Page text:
She fears Americans will no longer appreciate Free Speech as defined by the Constitution. “Big Tech censorship is also dangerous to the long-term stability of the First Amendment. Because digital interaction is so widespread, its European view of speech will slowly begin to chip away at Americans’ absolutist attitude toward speech. Big Tech’s speech codes are chilling and suppressing speech now, but ultimately, our collective attitude toward speech might change.”
This is where Trump, McCann, and other so-called ‘free speech advocates’ go wrong. It’s a misguided concern despite the aforementioned scurrilous, but not illegal, behavior by social media companies.
“The First Amendment protects people from having their speech censored or punished by the government, not by social media companies,” wrote First Amendment attorney Ari Cohn in an email on Section 230 and social media complaints. “The First Amendment protects the right of social media companies to moderate content as they see fit. Weakening Section 230 protections would very likely result in increased moderation to avoid liability, with the additional effect of making it very difficult for new services and websites to compete with the dominant players.”
There’s also misunderstanding, whether willful or accidental is up to interpretation, on the overall broadness regarding Section 230. It’s not, as Trump claimed, a cover for social media companies.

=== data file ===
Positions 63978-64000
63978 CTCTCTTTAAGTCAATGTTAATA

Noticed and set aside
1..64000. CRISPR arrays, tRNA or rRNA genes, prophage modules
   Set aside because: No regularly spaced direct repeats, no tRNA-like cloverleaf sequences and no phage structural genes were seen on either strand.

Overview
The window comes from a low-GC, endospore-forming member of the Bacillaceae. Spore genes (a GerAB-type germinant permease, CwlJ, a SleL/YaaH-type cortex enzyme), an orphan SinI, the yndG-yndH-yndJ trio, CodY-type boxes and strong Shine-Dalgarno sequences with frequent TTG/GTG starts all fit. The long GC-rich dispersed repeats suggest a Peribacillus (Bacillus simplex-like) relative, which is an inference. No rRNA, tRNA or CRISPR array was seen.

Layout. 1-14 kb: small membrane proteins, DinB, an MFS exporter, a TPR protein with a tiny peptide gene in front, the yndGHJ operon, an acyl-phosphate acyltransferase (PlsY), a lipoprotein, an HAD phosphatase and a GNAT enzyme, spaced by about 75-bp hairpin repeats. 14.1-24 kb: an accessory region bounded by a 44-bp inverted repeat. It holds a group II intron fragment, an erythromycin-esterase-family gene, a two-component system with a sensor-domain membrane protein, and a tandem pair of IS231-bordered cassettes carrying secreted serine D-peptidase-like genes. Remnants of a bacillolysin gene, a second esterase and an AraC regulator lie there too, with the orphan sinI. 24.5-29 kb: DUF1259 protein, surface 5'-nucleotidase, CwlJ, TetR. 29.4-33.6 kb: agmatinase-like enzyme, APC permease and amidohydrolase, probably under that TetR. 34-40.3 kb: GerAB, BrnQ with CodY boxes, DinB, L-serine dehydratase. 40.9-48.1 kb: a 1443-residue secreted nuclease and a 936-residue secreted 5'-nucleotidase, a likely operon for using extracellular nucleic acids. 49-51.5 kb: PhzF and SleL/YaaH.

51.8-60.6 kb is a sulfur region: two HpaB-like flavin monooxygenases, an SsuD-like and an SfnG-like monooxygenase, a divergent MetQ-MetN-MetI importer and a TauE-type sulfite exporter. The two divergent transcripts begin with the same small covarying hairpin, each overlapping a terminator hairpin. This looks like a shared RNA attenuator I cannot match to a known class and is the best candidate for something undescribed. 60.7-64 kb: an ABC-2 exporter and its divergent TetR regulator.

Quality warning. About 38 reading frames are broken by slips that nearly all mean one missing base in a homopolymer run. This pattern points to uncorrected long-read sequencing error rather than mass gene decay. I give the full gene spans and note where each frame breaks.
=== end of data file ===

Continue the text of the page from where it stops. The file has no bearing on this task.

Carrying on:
“[W]hile changes to 230 would impact Twitter, it would also have implications for AllTrails, StackOverflow, and the comments sections on publications and smaller blogs,” Weissmann explained to me. “Now, if 230 were to be repealed or modified in many of the proposed ways some have suggested, it would bring us back to the “moderator’s dilemma.” The moderator’s dilemma would make it so these websites are incentivized to moderate SO MUCH speech that relatively little gets through and so they can be sure they won’t be sued, or to moderate absolutely nothing so that they are liable for nothing.”
Rather disturbing when one considers it. No doubt moderators would go absolutely banana viewing content from the millions and millions of users posting everything from cat memes to sports and political commentary on social media. Think social media companies use too many algorithms already? Imagine how many more will be used to monitor content should Section 230 disappear from U.S. law. Smaller companies like Gab or Parler might eventually shut down due to the overly litigious.
“Giant corporations like Twitter and Facebook have the financial means to absorb the risks and costs,” Cohn observed. “Upstart competitors will find themselves staring down the barrel of enormous potential liability.”
Jonathan Rauch was correct while writing Kindly Inquisitors, his 1993 defense of free speech. “What is the right answer to the person who demands something because he is offended? Just this: ‘Too bad, but you’ll live.'”
Something for us all to remember before plunging the legislative blades into Section 230.